USRPA responds to the Chicago Mercantile Exchange
By Dwight Roberts
President and Chief
Last month, the Chicago Mercantile Exchange (CME) continued to gather feedback from throughout the rice industry with regard to the hypothetical contract changes for the rough rice futures contract.
These changes include the following: 1) increase storage charges to improve convergence from 34/100 cents-per-day to 40/100 cents-per-day, 2) expand the delivery territory to include Mississippi, Crittenden, Lee and Phillips Counties in Arkansas, while allowing deliveries from facilities on either side of the Mississippi River from approximately the Missouri and Arkansas state lines in Mississippi County and 3) change the delivery instrument from a warehouse receipt to a shipping certificate. Final public comment period closed on March 9, 2012, and, as of this writing, there has not been any announcement on a decision.
New Players In The Game
What does this mean to rice farmers? The US Rice Producers Association feels it is of extreme importance and responded to the request from the CME stating the organization’s board of directors fully supports all three changes under consideration.
Of particular interest is expanding the delivery territory. Why not expand from the state line with Missouri all the way to the Louisiana state line or mile marker 531? Sooner or later demand will pick up, and the expansion of delivery would allow more options against futures sales by farmers, if necessary, thereby making the hedge positions more useable for more people.
New players getting into the game, especially the major grain trading businesses who are experienced with trading basis, have access to credit lines, etc., bring a whole new angle that can only help rice farmers. Major grain businesses have been fenced out of the delivery process since the rice futures contract from the beginning. Currently, this ability is concentrated in far too few hands and, in the opinion of the US Rice Producers Association, facilitates activity that may border on monopoly to the virtual exclusion of the farmers who are the intended beneficiaries of rice futures in the first place.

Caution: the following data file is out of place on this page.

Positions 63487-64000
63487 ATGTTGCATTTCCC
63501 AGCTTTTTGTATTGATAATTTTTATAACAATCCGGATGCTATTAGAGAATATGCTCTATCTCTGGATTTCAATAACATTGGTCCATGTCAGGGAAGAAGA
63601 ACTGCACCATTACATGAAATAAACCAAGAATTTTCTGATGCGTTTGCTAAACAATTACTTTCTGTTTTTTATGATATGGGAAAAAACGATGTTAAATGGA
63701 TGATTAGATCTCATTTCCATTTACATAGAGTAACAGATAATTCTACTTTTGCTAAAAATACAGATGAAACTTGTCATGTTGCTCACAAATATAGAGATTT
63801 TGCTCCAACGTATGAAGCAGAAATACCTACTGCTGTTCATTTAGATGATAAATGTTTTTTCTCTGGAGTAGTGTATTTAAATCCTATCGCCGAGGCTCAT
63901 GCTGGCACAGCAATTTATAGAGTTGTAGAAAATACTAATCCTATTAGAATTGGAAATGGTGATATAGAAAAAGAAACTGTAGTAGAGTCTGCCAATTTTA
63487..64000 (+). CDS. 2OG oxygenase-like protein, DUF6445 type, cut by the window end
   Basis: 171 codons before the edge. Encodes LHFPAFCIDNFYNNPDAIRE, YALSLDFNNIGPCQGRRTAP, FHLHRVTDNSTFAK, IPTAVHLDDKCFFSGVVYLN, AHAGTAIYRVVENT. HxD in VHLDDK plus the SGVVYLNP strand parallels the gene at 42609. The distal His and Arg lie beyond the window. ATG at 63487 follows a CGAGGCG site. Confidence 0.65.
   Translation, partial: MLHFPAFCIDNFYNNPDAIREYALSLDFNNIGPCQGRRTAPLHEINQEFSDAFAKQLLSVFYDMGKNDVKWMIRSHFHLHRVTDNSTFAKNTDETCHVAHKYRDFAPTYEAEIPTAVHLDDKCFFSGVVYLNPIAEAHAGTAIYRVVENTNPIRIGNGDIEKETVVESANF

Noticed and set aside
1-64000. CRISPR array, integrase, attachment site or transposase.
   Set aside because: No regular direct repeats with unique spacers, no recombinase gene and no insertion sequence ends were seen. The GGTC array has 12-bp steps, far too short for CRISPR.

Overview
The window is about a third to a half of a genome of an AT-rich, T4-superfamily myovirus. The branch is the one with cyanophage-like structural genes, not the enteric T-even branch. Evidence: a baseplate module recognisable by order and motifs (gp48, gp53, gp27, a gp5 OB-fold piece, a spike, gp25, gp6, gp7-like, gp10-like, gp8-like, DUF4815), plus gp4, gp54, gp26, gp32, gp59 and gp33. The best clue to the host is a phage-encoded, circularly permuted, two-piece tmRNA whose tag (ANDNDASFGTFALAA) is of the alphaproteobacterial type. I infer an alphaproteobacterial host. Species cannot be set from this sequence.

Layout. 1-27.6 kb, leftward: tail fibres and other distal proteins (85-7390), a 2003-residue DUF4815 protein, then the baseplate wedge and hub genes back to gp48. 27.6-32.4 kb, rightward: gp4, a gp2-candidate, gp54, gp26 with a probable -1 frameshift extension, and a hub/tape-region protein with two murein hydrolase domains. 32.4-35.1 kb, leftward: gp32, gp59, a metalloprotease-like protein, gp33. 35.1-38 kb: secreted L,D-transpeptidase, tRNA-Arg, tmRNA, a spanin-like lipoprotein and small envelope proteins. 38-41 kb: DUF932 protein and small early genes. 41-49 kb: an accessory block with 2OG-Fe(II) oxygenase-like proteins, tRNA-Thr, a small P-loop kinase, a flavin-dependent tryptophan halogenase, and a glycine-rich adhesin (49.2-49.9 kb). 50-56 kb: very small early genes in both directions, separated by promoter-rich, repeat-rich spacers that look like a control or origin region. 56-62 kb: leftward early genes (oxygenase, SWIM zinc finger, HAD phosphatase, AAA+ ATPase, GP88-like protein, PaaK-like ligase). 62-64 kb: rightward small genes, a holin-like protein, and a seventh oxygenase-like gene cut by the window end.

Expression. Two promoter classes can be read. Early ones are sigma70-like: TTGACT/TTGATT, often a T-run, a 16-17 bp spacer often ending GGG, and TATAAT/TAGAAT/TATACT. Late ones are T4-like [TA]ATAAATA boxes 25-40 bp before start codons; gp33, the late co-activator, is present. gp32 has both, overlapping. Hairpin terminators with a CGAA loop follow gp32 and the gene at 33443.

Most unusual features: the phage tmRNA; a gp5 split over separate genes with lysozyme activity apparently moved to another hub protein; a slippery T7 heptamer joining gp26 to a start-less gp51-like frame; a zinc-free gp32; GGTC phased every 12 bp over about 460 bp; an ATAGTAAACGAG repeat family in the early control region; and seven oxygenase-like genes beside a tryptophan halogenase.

More players in the market should yield more competition and encourage the needed convergence in cash and futures. It is important that all three changes be implemented, as they can only help in leveling the playing field for everyone who uses rice futures. Due to its relatively small size, the rice farming industry needs more involvement and alternatives.
Taking Steps Long Overdue
Today’s market is far different than the past when the river had little rough rice traffic on it, but now rough rice totals more than 40 percent of our exports. Unfortunately, it was said more than once by some that rice farmers do not understand these technical changes, yet we all know that without farmer efforts there never would have been a rough rice futures contract in the beginning.
The steps taken by the CME to resolve a crippling situation of our system is long overdue. At the moment, the only certified warehouses are owned and controlled by cooperatives and/or private merchandisers. Expanding the territory, gaining new players, alternatives, increased competition sounds so….so American.
We appreciate and applaud the CME for addressing these positive potential changes to the rice futures contract. They can only benefit the broad market and encourage it to be used more widely by rice farmers in all Southern states.
In the meantime, we will keep our fingers crossed while waiting for the final decision!
For more, visit www.usriceproducers.com.